Water Regime of Plants
Water Regime of Plants
(exchange of water), the in-take and release of water by plants that is necessary for their life functions (metabolism, growth, development, and reproduction). It covers three continuous and intimately interrelated processes: the intake of water from the soil into the roots; the raising of the water through the roots and stems to the leaves and to the growing embryonic tissues and growth points located on the stems; and the evaporation of excess water from the leaves to the surrounding atmosphere.
The average amount of water that passes through a plant is extremely large. During the growing season in a moderately moist climate, one corn or sunflower plant loses approximately 100 liters of water, and 1 hectare of wheat gives off 2,000-3,000 cu m of water by evaporation in one summer. On the average a plant expends approximately 250-300 kg of water (approximately 500-600 kg in a dry climate) in producing 1 kg of harvested dry weight.
The water taken up by the plant from the soil is absorbed only by the young root ends—that is, the root fibrils and hairs—rather than by the whole surface area of the roots. The cells in the absorptive region of the root have a special polarity in relation to water. Their outside sucks in the water and their inside forces it into the capillaries of the root. In this manner, root pressure is created in the plant, pushing the water upward through the root and stem with a force of 2-3 and more atmospheres. The root of the plant sucks up water from the soil with approximately equal force and overcomes the resistance of soil particles, which retain water on their surfaces by the forces of adsorption and swelling of soil colloid. As the thickness of the layer of water enveloping the particles of soil decreases, the forces of adsorption that retain the water rapidly increase and become equal to, and then even larger than, the suction force of the root cells, so that the roots of plants cannot extract all of the water contained in the soil, and a certain amount of water always remains in the soil that is inaccessible to the plant. In such a case, further loss of water by the plant cannot be compensated for by taking up water from the soil; the plant’s water content drops and the plant withers.
The leaves of plants have many physiological characteristics that allow them to regulate the release of water to a considerable degree. The evaporation of water from the surface of the plant has come to be called transpiration. By lowering the water content in the cells of the leaf pulp and creating a water deficit, transpiration produces a considerable suction force, which ensures a flow of water from the vessels of the leaf veins to the cells. This causes the upward movement of water through the plant, which frequently takes place significantly faster than the pumping of water by the root fibrils. By virtue of the cohesion characteristic of water molecules, the water passing from the vessels to the living cells of the leaf pulp draws after it the whole column of water, which fills up the conduit system and reaches to the roots. As a result, water tension that promotes the intake of water from the soil through the roots is created in the vessels of the entire plant.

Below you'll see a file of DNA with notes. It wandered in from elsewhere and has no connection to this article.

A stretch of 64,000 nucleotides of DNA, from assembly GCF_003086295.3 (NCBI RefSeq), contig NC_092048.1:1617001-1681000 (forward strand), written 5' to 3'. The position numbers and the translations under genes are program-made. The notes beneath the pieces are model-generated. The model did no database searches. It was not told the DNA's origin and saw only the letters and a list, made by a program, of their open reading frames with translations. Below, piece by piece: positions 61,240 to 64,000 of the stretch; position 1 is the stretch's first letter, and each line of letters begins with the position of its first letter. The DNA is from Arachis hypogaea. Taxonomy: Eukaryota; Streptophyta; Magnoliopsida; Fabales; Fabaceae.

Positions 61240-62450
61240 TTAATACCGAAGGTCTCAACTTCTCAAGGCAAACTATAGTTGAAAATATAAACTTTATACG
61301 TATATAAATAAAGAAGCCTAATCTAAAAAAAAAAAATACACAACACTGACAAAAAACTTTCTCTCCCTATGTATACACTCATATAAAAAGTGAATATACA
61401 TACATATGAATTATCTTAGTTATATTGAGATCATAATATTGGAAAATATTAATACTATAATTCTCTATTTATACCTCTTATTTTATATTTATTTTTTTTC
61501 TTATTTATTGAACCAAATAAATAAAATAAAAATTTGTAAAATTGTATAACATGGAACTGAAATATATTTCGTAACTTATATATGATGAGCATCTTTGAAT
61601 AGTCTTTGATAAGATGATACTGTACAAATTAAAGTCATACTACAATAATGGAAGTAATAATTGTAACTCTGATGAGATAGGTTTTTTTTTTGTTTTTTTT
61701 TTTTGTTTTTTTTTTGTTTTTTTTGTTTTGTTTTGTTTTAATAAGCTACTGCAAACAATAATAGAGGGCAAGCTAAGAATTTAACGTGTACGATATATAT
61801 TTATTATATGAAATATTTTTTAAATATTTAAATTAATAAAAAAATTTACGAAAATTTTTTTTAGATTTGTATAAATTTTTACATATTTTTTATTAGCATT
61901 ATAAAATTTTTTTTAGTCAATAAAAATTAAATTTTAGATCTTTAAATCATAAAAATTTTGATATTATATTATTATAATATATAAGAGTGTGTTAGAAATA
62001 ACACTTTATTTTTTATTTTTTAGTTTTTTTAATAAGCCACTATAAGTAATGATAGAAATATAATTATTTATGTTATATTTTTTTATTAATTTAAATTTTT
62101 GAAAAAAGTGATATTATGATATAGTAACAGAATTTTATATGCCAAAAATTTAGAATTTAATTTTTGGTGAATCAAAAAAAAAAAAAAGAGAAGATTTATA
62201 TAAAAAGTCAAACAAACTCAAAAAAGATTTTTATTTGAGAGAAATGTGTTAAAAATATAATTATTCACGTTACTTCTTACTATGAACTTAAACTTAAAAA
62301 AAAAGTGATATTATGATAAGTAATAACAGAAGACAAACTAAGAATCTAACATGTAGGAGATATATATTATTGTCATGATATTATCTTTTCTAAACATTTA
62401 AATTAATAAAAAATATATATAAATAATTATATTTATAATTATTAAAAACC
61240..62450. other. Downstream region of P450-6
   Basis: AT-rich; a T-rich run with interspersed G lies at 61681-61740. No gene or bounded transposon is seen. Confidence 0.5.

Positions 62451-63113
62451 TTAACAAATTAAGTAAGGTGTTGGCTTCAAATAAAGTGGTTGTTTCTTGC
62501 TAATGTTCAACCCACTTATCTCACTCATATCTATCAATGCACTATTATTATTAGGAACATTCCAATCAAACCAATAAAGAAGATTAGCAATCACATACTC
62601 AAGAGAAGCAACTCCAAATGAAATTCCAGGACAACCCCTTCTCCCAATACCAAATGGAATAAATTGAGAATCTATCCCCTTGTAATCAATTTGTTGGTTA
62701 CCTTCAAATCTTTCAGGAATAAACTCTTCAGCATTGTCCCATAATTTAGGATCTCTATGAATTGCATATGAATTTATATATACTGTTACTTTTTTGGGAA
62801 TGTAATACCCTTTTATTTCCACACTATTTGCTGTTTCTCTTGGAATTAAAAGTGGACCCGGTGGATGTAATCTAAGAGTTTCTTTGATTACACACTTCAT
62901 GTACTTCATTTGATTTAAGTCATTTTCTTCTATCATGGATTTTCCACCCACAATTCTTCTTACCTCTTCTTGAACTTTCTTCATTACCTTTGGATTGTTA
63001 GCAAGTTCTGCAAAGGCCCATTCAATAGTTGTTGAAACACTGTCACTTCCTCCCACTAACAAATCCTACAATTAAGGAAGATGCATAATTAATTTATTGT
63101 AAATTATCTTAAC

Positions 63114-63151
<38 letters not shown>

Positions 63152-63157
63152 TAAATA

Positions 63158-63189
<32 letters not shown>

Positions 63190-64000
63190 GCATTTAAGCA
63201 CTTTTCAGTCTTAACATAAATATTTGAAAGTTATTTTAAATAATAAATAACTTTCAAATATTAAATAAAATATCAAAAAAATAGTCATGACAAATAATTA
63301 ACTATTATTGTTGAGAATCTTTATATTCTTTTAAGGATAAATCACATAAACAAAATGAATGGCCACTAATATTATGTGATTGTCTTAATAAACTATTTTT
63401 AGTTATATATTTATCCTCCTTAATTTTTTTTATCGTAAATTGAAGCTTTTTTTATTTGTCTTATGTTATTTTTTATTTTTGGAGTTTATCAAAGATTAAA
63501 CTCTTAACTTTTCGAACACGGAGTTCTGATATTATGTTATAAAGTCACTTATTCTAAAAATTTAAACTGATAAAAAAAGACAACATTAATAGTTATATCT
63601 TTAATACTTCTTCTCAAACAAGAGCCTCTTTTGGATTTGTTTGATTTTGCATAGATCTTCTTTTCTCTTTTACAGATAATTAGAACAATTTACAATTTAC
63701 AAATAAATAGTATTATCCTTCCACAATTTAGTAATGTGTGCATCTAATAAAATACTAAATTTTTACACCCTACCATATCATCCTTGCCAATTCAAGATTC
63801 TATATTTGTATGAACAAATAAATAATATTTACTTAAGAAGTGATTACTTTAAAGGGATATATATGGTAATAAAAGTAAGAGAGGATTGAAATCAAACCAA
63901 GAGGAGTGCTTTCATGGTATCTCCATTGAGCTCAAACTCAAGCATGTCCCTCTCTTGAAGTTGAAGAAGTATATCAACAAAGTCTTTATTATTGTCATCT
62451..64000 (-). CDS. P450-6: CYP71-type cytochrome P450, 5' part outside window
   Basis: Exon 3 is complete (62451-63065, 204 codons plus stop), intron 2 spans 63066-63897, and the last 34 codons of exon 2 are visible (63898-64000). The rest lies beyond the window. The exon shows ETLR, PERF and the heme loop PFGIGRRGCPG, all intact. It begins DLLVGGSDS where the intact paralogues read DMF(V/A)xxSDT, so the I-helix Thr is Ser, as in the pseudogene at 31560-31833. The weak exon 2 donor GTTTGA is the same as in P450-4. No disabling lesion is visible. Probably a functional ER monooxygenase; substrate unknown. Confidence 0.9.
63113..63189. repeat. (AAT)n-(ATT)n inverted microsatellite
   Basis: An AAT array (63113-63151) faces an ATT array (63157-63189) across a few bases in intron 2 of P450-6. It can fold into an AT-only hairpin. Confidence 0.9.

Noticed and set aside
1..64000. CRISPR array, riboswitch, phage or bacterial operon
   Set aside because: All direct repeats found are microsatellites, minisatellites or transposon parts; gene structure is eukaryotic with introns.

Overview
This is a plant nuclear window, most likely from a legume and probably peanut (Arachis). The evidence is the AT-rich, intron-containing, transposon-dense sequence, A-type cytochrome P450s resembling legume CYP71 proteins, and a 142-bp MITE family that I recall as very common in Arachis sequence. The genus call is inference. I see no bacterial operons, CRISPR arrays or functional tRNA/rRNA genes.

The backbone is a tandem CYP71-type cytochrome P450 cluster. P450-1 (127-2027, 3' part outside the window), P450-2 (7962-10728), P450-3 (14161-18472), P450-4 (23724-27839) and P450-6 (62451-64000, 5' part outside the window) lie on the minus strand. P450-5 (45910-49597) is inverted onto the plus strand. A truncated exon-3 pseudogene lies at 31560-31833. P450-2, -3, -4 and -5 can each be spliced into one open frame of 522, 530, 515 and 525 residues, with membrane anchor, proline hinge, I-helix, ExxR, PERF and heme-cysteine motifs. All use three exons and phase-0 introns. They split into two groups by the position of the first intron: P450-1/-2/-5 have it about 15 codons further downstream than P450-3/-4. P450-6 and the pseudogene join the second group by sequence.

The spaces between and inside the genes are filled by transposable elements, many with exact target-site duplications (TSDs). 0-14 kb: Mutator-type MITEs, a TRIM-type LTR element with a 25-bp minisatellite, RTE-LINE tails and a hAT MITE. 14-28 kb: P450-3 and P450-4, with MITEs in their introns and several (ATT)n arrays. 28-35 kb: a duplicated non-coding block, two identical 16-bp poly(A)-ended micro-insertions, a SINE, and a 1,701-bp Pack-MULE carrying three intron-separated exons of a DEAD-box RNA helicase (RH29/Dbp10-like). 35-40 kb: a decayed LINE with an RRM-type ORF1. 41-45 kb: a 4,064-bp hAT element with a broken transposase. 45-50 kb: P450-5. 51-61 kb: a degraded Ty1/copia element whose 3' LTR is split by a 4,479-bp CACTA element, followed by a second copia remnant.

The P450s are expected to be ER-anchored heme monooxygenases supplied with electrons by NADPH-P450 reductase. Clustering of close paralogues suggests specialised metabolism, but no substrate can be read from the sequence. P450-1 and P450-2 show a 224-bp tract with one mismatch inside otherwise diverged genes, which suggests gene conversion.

To ensure hardy crops and high yields, measures toward storing up reserves of moisture in the ground and decreasing its loss are extremely important (for example, snow retention, tilling of autumn plowland, early harrowing in the spring to retain moisture, and planting of protective forest strips). In arid regions, artificial irrigation of the land is used.
However, an excess of water can be harmful to plants, since when the soil is flooded there is no longer any room in the soil’s capillaries for the air necessary for root respiration and normal life functions. Furthermore, flooded soil promotes anaerobic bacterial processes, which bring about the accumulation of substances that poison the roots. Excess moisture can be eliminated by draining the soil. The optimal method is to moisten the soil so that it contains enough water and air that is accessible to the plants.
Different plants require different amounts of moisture from the soil. For example, xerophytes are adapted to living in an arid climate (in steppes, deserts, and semideserts) and in more humid climates under conditions of poor water supply. Hydrophytes and hygrophytes, on the other hand, grow in reservoirs and swamps. The intermediate position between these two extreme groups of plants is occupied by the mesophytes, which is the most numerous plant group and to which the majority of cultivated plants belong.
REFERENCESVotchal, E. F. O dvizhenii pasoki (vody) v rastenii. Moscow, 1897.
Timiriazev, K. A.“Bor’ba rasteniia s zasukhoi.” Izbr. soch., vol. 2. Moscow, 1948.
Alekseev, A. M. Vodnyi rezhim rasteniia i vliianie na nego zasukhi. Kazan, 1948.
Crafts, A., H. B. Currier, and C. R. Stocking. Voda i ee znachenie v zhizni rastenii. Moscow, 1951. (Translated from English.)
Skazkin, F. D. Kriticheskii period u rastenii k nedostatochnomu vodosnabzheniiu. Moscow, 1961.
Gusev, N. A.“Fiziologiia vodoobmena rastenii.” In Fiziologiia sel’skokhoziaistvennykh rastenii, vol. 3. Moscow, 1967.
N. A. MAKSIMOV